Speaking the language: Future programmer Sofia finds success in Computer Technology

What does future computer programmer Sofia Panziera enjoy about her field? “The boring stuff!” the senior in Computer Technology admitted with a laugh.

Panziera enjoys both math and language. While the focus on math may seem obvious for someone in a STEM field, language also has its place, she explained.

“You also have to learn the different languages of programming,” she said. “When you’re a programmer, you are the translator between the user and the core of the computer.”

A native of Argentina, Panziera wasn’t always fluent in computer-speak. She study mathematics for a year at a four-year school and intended on continuing that trajectory. Financial issues prompted her to enroll at SUNY Broome, where she learned about programming. (Fun fact: SUNY Broome didn’t have a Mathematics major at the time, but it does now, effective this fall.)

“When I came here, I found that I really wanted to program,” she said.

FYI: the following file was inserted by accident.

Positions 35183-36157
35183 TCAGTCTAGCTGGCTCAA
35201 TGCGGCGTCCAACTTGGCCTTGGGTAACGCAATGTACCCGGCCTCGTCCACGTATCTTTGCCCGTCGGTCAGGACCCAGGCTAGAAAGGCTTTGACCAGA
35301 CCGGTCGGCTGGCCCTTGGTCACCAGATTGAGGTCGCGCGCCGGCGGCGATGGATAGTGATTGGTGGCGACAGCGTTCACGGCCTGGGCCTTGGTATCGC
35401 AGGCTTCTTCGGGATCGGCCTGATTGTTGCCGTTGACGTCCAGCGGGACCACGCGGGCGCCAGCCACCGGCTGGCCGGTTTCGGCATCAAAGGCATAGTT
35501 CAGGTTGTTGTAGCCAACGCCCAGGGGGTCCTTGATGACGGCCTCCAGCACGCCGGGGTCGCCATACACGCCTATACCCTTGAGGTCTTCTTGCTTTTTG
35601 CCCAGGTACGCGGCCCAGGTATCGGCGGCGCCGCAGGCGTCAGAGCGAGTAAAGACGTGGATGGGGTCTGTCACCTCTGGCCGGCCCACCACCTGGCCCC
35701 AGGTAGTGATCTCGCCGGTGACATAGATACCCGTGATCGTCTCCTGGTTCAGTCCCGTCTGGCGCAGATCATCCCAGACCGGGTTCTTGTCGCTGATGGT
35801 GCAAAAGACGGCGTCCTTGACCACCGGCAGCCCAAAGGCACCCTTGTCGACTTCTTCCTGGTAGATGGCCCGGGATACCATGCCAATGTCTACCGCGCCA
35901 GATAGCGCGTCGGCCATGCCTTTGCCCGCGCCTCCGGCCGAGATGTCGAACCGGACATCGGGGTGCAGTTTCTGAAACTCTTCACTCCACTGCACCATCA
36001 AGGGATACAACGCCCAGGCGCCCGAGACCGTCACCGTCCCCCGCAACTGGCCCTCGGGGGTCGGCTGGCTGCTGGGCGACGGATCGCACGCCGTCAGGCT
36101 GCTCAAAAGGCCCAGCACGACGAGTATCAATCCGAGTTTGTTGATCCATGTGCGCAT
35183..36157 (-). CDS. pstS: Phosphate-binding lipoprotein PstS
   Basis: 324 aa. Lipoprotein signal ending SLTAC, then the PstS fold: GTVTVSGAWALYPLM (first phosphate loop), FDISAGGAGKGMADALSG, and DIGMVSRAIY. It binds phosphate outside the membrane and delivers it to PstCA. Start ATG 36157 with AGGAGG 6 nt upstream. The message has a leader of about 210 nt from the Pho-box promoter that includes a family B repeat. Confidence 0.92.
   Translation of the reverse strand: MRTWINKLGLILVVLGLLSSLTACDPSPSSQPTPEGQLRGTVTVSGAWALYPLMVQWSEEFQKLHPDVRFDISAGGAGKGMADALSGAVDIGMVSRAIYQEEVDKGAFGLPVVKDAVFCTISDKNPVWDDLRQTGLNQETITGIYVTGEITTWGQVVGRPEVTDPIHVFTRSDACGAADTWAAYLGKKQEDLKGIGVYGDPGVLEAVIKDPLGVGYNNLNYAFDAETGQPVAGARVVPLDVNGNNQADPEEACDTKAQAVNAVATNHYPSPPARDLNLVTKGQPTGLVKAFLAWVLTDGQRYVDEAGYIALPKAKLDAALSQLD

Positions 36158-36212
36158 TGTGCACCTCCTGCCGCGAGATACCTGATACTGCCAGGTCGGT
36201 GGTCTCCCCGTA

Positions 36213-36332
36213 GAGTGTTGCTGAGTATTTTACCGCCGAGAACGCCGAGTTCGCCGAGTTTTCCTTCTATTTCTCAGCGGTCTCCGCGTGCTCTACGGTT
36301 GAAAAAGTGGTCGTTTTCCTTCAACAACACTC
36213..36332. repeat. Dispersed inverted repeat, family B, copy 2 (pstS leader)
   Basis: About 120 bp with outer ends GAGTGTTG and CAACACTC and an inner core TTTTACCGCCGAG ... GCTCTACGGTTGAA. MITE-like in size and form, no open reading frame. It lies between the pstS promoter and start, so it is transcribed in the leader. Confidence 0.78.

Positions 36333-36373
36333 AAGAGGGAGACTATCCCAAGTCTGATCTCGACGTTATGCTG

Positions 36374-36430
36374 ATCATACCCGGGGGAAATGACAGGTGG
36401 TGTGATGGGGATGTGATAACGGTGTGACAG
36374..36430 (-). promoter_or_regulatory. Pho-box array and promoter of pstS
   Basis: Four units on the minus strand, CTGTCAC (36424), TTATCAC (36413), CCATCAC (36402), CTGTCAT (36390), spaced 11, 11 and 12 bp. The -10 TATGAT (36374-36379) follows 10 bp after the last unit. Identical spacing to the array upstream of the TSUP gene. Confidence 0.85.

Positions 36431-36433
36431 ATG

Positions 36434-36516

Panziera followed her mother to the United States about five years ago and graduated from Windsor High School, where she honed her English skills. Considered non-traditional by gender in her field, she has met only a handful of female students in computer technology, but that has never held her back.

“Things will not always be so easy when you are part of a minority, but here is the secret: when people tell you to expect to be treated unfairly — and they will — do not listen to them. It is hard to be treated poorly because of who you are, but it is harder to see everyone as a potential enemy,” she counseled.

She shares her expertise with fellow students as a tutor in the Math Lab and computer lab, and also as an ambassador for non-traditional students.

After graduation, she plans to stay in Binghamton while finishing a bachelor’s degree in software development at an online school.

During her time at SUNY Broome, Sofia has felt welcomed by her fellow computer technology students as well as professors, who were eager to address any questions. Her experience underscored a key message about campus diversity: You are welcome here.

“I’m foreign. I’m non-traditional by gender. I’m non-traditional by religion and sexuality,” she said. “I’ve never had a problem with any of these things here in my department.”